Even if the attacker ensures that other parts of the email are realistic, such as the content message and title, using a public email domain is one of the biggest giveaways of a phishing scam.


Attackers may try to get around this issue and use a more sophisticated approach by having the organization's name that they are purporting to be in the email address, like ‘paypalsupport@gmail.com'.


Simply glancing at this email and seeing the word PayPal may lead one to assume its legitimacy. However, remember that the most crucial part comes after the @ symbol since it dictates that the email comes from an actual organization, not a personal account.


2. Misspellings in the domain name


Another aspect that can clue you into phishing emails also involves the email domain name, but it complicates the previous clue. The issue lies in that anyone can purchase a domain name from a registrar and create addresses nearly identical to the one spoofed while still being unique and accepted.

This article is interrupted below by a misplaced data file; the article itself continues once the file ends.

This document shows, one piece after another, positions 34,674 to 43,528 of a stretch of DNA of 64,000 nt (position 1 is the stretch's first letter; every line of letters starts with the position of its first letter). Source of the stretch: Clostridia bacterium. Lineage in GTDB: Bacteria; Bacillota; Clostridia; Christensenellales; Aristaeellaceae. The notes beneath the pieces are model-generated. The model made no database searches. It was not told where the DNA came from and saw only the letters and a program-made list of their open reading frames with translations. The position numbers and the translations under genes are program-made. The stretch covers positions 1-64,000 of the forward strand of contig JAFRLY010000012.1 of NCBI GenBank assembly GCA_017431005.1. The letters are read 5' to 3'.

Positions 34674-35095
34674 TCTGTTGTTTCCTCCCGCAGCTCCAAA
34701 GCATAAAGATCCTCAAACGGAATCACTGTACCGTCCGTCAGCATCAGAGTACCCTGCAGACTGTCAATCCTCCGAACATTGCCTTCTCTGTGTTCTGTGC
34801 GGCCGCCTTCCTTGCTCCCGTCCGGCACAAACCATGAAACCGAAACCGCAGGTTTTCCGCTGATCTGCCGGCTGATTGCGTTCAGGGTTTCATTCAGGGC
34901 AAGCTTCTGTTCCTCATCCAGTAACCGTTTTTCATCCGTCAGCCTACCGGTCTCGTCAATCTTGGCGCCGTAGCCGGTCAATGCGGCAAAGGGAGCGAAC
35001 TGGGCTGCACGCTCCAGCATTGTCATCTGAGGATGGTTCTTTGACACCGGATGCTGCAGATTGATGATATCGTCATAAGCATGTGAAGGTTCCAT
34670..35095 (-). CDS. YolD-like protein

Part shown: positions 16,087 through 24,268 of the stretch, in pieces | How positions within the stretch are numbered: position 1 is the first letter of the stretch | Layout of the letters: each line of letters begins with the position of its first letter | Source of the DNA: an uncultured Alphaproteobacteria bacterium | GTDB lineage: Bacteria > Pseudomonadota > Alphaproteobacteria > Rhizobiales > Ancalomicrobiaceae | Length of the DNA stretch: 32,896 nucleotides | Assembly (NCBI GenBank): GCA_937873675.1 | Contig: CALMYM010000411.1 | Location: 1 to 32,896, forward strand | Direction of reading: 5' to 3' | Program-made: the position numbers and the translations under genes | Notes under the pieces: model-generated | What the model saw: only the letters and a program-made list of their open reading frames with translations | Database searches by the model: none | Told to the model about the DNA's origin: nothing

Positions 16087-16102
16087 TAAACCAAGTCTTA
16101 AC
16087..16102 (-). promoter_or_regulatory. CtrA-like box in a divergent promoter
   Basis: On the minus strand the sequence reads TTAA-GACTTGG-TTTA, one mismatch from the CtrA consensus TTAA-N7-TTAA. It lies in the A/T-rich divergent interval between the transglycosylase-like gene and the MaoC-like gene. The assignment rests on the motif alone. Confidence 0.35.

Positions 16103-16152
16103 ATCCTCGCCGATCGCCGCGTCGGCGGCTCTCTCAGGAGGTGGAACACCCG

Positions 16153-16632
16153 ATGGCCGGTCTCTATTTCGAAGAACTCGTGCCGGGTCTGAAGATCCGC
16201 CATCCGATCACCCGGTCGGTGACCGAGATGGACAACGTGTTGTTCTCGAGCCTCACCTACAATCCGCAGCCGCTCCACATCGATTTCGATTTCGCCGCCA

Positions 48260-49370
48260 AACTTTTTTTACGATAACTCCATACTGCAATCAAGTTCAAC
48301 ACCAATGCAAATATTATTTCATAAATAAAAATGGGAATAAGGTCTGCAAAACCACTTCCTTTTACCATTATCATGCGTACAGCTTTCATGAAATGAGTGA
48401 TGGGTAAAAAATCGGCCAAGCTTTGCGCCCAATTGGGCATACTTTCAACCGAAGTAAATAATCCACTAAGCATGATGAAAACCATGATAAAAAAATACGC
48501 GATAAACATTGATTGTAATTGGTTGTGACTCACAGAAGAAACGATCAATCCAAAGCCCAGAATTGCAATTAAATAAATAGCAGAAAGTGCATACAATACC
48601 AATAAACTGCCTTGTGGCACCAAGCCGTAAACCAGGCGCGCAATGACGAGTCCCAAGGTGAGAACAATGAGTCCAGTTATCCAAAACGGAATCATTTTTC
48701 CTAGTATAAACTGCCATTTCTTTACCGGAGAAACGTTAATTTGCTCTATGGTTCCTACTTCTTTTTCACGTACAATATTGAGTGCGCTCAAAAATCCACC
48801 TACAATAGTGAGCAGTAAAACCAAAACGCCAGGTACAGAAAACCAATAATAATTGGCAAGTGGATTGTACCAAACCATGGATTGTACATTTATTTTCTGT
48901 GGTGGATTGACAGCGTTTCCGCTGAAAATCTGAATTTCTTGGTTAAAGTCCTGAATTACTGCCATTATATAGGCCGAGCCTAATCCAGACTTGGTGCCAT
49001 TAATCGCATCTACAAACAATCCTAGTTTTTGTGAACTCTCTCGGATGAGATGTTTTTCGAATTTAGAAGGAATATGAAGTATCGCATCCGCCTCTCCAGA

For instance, some scammers registered microsfrtonline.com, which may dupe casual readers into thinking they received an email from Microsoft support and fall victim to changing their account's 'expired password' and disclosing their current active one as a result.


3. The email contains suspicious attachments or links


Given that phishing emails are increasingly becoming more sophisticated by the day, judging whether an attachment or external is suspicious or not is no longer as simple as before. For example, infected attachments today are often disguised as benign documents (like invoices or bills) that contain malware.